Planners are increasingly recognizing the important role that local service sectors play in direct employment,
provision of needed services, and regional economic integration (Markusen 2004, Warner and Liu 2005). Housing,
basic retail, and services designed for local consumption form a critical part of local quality of life (Clavel, Pitt, and
Yin 1997). Many urban areas lack sufficient retail services to meet local demand (BCG and ICIC 1998). The same
can be said of child care supply.
Recent economic development debates, stimulated in large measure by Richard Florida's 2002 book The Rise of
the Creative Class, have given more attention to local quality of life. However, Florida's focus has been primarily
on younger, generally childless, highly educated workers who enjoy entertainment, culture, and recreational
amenities. Florida has not given attention to the workers who staff such venues. Many of these cultural and
entertainment services are primary employers of working parents (Okuyama and Weber 2001). Planners
recognize the need to invest in services that support the economy as a whole — both the creative sector and the
sectors that support it.
Michael Porter (1995) has challenged planners to move beyond a focus on social supports and instead focus on
the competitive industries in the regional economy. He argues that if planners focus on helping these industries
become more competitive, then the additional resources necessary to enhance local services and quality of life
will result from the enhanced profitability of the private sector. Planners have responded that social supports
provide the foundation for economic development (Harrison and Glasmeier 1997). I argue that a balanced
approach is needed, one that recognizes the power of export-focused sectors and the need for investment in
quality of life and social supports for the broader population. Business leaders share a similar view in the concept
of the "triple bottom line," a business theory that argues investment in social and environmental improvements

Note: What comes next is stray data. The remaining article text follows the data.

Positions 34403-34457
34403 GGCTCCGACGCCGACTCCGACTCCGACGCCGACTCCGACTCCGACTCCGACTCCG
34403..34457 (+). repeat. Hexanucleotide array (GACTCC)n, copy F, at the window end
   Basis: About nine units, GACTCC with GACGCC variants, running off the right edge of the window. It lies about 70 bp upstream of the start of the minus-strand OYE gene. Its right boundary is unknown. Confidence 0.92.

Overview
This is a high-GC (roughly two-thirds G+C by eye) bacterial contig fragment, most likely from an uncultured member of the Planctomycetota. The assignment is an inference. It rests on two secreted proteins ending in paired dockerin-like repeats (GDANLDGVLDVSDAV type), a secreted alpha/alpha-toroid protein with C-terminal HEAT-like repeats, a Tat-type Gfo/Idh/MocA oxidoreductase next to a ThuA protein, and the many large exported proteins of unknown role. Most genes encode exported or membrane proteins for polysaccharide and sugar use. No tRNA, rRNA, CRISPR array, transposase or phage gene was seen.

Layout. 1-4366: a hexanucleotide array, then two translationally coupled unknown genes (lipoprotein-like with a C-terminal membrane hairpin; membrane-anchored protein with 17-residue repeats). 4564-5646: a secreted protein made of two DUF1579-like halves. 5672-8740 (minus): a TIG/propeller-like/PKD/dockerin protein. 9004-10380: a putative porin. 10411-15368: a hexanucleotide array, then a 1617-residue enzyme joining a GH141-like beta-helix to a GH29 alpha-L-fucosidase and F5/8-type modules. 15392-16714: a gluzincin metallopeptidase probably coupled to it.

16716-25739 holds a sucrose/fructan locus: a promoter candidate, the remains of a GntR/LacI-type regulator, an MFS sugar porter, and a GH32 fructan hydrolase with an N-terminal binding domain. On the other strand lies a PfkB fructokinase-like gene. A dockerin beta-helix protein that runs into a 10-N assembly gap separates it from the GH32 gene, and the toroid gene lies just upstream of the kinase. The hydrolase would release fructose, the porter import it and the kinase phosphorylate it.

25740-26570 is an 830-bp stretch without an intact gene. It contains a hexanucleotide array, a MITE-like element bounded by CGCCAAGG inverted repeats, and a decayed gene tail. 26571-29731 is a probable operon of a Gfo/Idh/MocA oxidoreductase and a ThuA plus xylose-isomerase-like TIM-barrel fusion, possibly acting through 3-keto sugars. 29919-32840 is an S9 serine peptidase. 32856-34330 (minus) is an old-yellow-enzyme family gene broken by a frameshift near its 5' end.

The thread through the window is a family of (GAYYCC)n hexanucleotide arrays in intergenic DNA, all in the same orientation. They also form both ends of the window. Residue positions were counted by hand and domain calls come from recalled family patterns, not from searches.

will help long-term business profitability. As a society and an economy we have moved beyond simple solutions to
recognize the complexity of economic and community development and the need for balanced strategies.
Economic Development Strategies to Promote Quality Child Care
So how can economic development strategies be employed to improve quality and access in the child care sector?
First, we need to distinguish the challenges of an underdeveloped market, which can be addressed with economic
development solutions, from the problems of market failure, which require government regulation and
investment. Child care is both a public and private good. As a public good, society benefits from the long-term
investment in human capital for the future workforce. We also benefit from the expanded earnings and career
ladders that child care enables for working parents. Parents and the private market are likely to underinvest in
quality child care because the benefits are distributed society-wide and appear over the long term. These market
failures can be addressed with government regulations, to ensure quality subsidies that support access for
parents, and direct subsidies to providers to promote professionalizing the sector and to underwrite the cost of